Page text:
Valery Giscard D’Estang, leader of the current EU constitutional convention, told the ABA delegation that, on Europe’s “middle road” path, nation states won’t fade away. Caesar, Charlemagne and Napoleon sought to unify Europe by the sword, the French ex-president said Oct. 16. “We seek to unify it by the pen.” Describing the drafting process at Brussels, he noted, “We spoke in English, we wrote in French.” D’Estang said he “bought the US Constitution in New York for $9.95,” and read many books about America’s Founders. “Like in Philadelphia,” he said, “we moved from work to improve [an existing system] to work to finalize a constitution.” Observers have said the draft EU constitution is mundane compared to the 1787 Philadelphia Convention’s draft that was to become the world’s oldest surviving written constitution.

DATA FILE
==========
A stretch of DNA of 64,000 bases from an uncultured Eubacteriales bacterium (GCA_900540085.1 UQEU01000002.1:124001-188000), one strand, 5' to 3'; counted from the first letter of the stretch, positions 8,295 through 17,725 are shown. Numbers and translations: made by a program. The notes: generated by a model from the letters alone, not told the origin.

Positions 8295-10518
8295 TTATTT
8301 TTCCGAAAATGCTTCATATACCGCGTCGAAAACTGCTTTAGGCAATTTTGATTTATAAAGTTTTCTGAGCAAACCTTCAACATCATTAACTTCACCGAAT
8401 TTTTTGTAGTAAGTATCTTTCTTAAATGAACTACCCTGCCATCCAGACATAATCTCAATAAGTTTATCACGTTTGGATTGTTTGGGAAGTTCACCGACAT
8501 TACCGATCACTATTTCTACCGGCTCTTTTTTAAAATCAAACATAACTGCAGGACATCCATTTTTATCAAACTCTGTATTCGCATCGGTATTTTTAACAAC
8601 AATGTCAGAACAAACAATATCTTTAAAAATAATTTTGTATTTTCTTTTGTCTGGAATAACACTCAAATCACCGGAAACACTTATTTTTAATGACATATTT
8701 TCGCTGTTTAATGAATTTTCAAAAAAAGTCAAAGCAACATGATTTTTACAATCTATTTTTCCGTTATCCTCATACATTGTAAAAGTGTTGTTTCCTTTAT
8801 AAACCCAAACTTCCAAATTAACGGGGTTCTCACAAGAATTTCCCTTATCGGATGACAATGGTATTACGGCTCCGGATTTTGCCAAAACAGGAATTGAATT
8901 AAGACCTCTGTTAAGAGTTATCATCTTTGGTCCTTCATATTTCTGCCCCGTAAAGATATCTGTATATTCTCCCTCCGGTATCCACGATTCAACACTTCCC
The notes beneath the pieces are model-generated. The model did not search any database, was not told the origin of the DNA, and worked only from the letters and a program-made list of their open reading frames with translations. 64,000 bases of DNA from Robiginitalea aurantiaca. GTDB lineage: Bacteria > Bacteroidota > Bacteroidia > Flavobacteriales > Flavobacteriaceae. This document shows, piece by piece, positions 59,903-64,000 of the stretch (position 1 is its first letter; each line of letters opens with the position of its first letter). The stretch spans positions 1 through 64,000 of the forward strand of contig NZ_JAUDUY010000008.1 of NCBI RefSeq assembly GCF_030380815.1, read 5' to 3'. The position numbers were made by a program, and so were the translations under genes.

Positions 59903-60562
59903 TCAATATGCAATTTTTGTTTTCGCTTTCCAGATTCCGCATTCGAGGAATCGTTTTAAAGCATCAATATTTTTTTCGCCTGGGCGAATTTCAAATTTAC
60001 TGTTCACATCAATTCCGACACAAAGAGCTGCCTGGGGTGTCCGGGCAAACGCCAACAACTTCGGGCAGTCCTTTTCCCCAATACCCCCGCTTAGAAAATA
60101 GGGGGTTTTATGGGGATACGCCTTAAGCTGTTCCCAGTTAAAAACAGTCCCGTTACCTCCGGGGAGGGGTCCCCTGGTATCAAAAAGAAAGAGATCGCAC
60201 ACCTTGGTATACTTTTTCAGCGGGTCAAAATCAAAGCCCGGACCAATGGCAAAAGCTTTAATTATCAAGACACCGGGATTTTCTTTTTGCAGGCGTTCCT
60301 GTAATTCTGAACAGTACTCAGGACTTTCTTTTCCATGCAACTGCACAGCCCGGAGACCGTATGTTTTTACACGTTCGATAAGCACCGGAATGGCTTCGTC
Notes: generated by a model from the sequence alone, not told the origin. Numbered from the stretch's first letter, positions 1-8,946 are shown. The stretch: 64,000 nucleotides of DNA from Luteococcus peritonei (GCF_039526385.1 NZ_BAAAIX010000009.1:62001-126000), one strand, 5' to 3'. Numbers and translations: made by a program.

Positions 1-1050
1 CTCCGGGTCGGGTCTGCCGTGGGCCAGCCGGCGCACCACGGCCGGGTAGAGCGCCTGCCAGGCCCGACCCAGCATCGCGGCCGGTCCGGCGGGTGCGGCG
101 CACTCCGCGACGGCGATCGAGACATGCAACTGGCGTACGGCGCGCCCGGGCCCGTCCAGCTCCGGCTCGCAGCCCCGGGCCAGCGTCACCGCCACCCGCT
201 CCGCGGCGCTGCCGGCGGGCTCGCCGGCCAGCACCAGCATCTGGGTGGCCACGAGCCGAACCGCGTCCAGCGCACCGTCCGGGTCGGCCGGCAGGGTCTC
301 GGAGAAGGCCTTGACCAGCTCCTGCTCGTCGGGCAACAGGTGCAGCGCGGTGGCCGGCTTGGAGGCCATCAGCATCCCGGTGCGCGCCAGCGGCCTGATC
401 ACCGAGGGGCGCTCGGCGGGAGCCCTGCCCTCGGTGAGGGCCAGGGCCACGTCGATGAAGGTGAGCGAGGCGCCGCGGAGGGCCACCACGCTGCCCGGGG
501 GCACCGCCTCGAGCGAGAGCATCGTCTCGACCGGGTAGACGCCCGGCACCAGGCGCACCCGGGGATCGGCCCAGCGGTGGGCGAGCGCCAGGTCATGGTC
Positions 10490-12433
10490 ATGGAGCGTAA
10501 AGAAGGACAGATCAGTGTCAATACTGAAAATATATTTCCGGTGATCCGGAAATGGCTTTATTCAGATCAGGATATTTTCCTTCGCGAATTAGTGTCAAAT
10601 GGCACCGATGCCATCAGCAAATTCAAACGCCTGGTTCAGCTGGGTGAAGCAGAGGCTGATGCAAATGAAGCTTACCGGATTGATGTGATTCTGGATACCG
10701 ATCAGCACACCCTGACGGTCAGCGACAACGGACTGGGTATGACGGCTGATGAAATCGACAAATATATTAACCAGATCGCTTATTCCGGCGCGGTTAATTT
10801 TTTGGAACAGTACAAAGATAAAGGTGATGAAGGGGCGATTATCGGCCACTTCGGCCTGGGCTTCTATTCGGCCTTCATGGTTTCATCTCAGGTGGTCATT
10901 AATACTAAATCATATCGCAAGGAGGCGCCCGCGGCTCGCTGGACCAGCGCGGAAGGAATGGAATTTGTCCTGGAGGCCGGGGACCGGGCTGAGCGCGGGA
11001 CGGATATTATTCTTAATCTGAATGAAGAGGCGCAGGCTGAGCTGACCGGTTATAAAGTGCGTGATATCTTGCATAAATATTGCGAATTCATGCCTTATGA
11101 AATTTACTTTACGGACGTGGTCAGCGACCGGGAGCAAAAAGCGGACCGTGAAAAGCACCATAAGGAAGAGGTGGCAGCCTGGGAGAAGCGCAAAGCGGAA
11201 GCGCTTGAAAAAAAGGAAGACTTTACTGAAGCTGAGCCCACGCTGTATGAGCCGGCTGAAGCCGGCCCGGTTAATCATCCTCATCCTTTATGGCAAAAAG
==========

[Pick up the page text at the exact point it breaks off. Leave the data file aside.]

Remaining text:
Meeting in The Hague with prosecutors at the International Criminal Tribunal for former Yugoslavia (ICTY), Atty. Tony Bothwell cited evidence of “confusion in Washington” over whether military or civilian law should govern US prosecution of terrorist suspects. Carla del Ponte, the ITCY chief prosecutor, replied that what’s most important is the guarantee of a “fair trial.” Pentagon procedures for US military tribunals designed for terrorism cases are so unfair that the ABA has urged lawyers to refuse to participate. After their Oct. 14 session with ICTY prosecutors and Presiding Judge Richard May, the American delegates went into the courtroom for an eye-to-eye encounter with Slobodan Milosevic, Serbia’s ex-president on trial for crimes against humanity. Milosevic’s cold stare at visitors, in between his sharp, bass-tone cross-examination of a witness describing assassination squads, were unrepenting.